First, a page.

Trophic effects of adipose-tissue-derived and bone-marrow-derived mesenchymal stem cells enhance cartilage generation by chondrocytes in co-culture

M.M. Pleumeekers, L. Nimeskern, J.L.M. Koevoet, M. Karperien, K.S. Stok, G.J.V.M. van Osch (Corresponding Author)

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Abstract

Aims: Combining mesenchymal stem cells (MSCs) and chondrocytes has great potential for cell-based cartilage repair. However, there is much debate regarding the mechanisms behind this concept. We aimed to clarify the mechanisms that lead to chondrogenesis (chondrocyte driven MSC-differentiation versus MSC driven chondroinduction) and whether their effect was dependent on MSC-origin. Therefore, chondrogenesis of human adipose-tissue-derived MSCs (hAMSCs) and bone-marrow-derived MSCs (hBMSCs) combined with bovine articular chondrocytes (bACs) was compared.

Methods: hAMSCs or hBMSCs were combined with bACs in alginate and cultured in vitro or implanted subcutaneously in mice. Cartilage formation was evaluated with biochemical, histological and biomechanical analyses. To further investigate the interactions between bACs and hMSCs, (1) co-culture, (2) pellet, (3) Transwell® and (4) conditioned media studies were conducted.

Results: The presence of hMSCs–either hAMSCs or hBMSCs—increased chondrogenesis in culture; deposition of GAG was most evidently enhanced in hBMSC/bACs. This effect was similar when hMSCs and bAC were combined in pellet culture, in alginate culture or when conditioned media of hMSCs were used on bAC. Species-specific gene-expression analyses demonstrated that aggrecan was expressed by bACs only, indicating a predominantly trophic role for hMSCs. Collagen-10-gene expression of bACs was not affected by hBMSCs, but slightly enhanced by hAMSCs. After in-vivo implantation, hAMSC/bACs and hBMSC/bACs had similar cartilage matrix production, both appeared stable and did not calcify.

Conclusions: This study demonstrates that replacing 80% of bACs by either hAMSCs or hBMSCs does not influence cartilage matrix production or stability. The remaining chondrocytes produce more matrix due to trophic factors produced by hMSCs.

Original languageEnglish
Article numbere0190744
JournalPLoS ONE
Volume13
Issue number2
DOIs
Publication statusPublished - 28 Feb 2018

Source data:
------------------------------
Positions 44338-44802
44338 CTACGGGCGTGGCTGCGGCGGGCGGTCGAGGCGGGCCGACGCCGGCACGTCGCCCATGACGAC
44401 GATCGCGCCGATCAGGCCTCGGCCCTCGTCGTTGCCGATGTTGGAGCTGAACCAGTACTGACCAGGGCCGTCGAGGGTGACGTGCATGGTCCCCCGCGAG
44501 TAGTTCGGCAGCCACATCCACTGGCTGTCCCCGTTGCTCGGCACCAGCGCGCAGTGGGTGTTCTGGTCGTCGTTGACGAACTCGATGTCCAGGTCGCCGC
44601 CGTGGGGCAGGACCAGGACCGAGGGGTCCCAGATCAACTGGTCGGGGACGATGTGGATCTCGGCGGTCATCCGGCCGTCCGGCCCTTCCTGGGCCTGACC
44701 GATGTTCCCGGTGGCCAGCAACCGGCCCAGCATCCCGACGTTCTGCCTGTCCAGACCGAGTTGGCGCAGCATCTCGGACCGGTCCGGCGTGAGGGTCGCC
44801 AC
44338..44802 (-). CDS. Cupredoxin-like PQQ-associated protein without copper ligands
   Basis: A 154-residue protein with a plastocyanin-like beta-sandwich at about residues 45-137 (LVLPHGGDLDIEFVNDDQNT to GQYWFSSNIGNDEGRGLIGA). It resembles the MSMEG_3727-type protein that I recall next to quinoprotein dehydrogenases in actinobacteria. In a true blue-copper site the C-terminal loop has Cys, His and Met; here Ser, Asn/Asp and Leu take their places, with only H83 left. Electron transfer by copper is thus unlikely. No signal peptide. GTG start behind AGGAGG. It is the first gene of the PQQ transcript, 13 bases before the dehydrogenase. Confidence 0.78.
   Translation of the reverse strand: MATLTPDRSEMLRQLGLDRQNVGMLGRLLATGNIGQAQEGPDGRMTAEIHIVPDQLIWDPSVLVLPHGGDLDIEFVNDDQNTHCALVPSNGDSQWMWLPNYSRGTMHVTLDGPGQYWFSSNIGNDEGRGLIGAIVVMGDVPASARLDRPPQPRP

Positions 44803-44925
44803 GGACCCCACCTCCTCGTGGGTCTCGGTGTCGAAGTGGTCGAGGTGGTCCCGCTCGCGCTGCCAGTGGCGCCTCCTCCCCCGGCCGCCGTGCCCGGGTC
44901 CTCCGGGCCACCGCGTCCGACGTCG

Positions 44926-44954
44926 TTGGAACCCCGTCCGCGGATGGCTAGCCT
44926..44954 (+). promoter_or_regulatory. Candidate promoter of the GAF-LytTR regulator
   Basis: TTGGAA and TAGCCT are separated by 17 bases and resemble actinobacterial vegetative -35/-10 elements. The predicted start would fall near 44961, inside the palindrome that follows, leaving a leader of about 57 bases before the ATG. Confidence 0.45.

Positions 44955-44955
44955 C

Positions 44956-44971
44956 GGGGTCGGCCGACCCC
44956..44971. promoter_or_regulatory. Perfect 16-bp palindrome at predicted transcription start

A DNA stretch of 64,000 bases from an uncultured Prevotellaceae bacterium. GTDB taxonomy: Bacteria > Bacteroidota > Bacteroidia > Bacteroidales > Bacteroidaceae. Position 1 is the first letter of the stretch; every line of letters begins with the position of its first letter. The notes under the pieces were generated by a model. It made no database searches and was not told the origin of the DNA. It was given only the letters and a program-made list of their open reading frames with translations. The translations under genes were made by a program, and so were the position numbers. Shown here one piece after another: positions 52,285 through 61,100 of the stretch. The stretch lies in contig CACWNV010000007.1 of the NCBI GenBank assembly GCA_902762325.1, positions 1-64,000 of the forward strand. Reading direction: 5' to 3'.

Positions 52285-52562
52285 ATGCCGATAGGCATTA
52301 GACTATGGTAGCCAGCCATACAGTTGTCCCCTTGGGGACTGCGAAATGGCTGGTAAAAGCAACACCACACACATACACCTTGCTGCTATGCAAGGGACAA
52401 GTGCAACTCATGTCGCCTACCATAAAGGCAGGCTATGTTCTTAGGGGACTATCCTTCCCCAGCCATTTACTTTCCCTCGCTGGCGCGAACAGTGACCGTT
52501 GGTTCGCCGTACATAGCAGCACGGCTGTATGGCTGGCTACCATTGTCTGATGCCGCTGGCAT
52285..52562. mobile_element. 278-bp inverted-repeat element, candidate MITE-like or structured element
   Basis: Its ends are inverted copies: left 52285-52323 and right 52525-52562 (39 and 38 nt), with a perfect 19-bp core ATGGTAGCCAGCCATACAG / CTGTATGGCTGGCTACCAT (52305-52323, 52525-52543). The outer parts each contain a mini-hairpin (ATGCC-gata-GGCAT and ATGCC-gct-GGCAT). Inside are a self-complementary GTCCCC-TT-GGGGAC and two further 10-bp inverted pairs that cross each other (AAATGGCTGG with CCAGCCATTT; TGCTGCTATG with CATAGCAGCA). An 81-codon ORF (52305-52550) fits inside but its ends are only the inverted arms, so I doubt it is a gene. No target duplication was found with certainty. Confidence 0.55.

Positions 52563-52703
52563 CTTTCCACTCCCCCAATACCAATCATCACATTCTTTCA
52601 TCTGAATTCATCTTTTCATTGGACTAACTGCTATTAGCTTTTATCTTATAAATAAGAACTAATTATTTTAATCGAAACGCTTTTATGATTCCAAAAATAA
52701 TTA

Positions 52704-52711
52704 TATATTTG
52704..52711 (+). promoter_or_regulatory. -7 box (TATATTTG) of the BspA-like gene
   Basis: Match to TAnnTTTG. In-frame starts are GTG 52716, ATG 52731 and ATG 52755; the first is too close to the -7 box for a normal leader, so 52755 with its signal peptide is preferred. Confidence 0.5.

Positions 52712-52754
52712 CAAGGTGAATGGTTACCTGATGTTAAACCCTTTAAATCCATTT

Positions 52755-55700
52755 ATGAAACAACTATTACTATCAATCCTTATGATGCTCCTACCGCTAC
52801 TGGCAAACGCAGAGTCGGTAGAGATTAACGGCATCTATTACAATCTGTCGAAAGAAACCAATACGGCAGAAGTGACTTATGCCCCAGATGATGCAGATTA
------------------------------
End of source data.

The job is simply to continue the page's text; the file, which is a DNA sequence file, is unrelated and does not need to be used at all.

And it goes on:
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chondrocytes
Cartilage
coculture
Chondrocytes
Coculture Techniques
Stem cells
Mesenchymal Stromal Cells
Cell culture
cartilage
bone marrow
adipose tissue
stem cells
Adipose Tissue
Bone
Bone Marrow
Tissue
Joints
cattle
Conditioned Culture Medium
chondrogenesis

Cite this

Pleumeekers, M.M. ; Nimeskern, L. ; Koevoet, J.L.M. ; Karperien, M. ; Stok, K.S. ; van Osch, G.J.V.M. / Trophic effects of adipose-tissue-derived and bone-marrow-derived mesenchymal stem cells enhance cartilage generation by chondrocytes in co-culture. In: PLoS ONE. 2018 ; Vol. 13, No. 2.
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title = "Trophic effects of adipose-tissue-derived and bone-marrow-derived mesenchymal stem cells enhance cartilage generation by chondrocytes in co-culture",
abstract = "Aims: Combining mesenchymal stem cells (MSCs) and chondrocytes has great potential for cell-based cartilage repair. However, there is much debate regarding the mechanisms behind this concept. We aimed to clarify the mechanisms that lead to chondrogenesis (chondrocyte driven MSC-differentiation versus MSC driven chondroinduction) and whether their effect was dependent on MSC-origin. Therefore, chondrogenesis of human adipose-tissue-derived MSCs (hAMSCs) and bone-marrow-derived MSCs (hBMSCs) combined with bovine articular chondrocytes (bACs) was compared.Methods: hAMSCs or hBMSCs were combined with bACs in alginate and cultured in vitro or implanted subcutaneously in mice. Cartilage formation was evaluated with biochemical, histological and biomechanical analyses. To further investigate the interactions between bACs and hMSCs, (1) co-culture, (2) pellet, (3) Transwell{\circledR} and (4) conditioned media studies were conducted.Results: The presence of hMSCs–either hAMSCs or hBMSCs—increased chondrogenesis in culture; deposition of GAG was most evidently enhanced in hBMSC/bACs. This effect was similar when hMSCs and bAC were combined in pellet culture, in alginate culture or when conditioned media of hMSCs were used on bAC. Species-specific gene-expression analyses demonstrated that aggrecan was expressed by bACs only, indicating a predominantly trophic role for hMSCs. Collagen-10-gene expression of bACs was not affected by hBMSCs, but slightly enhanced by hAMSCs. After in-vivo implantation, hAMSC/bACs and hBMSC/bACs had similar cartilage matrix production, both appeared stable and did not calcify.Conclusions: This study demonstrates that replacing 80{\%} of bACs by either hAMSCs or hBMSCs does not influence cartilage matrix production or stability. The remaining chondrocytes produce more matrix due to trophic factors produced by hMSCs.",
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Trophic effects of adipose-tissue-derived and bone-marrow-derived mesenchymal stem cells enhance cartilage generation by chondrocytes in co-culture. / Pleumeekers, M.M.; Nimeskern, L.; Koevoet, J.L.M.; Karperien, M.; Stok, K.S.; van Osch, G.J.V.M. (Corresponding Author).

In: PLoS ONE, Vol. 13, No. 2, e0190744, 28.02.2018.

Research output: Contribution to journalArticleAcademicpeer-review

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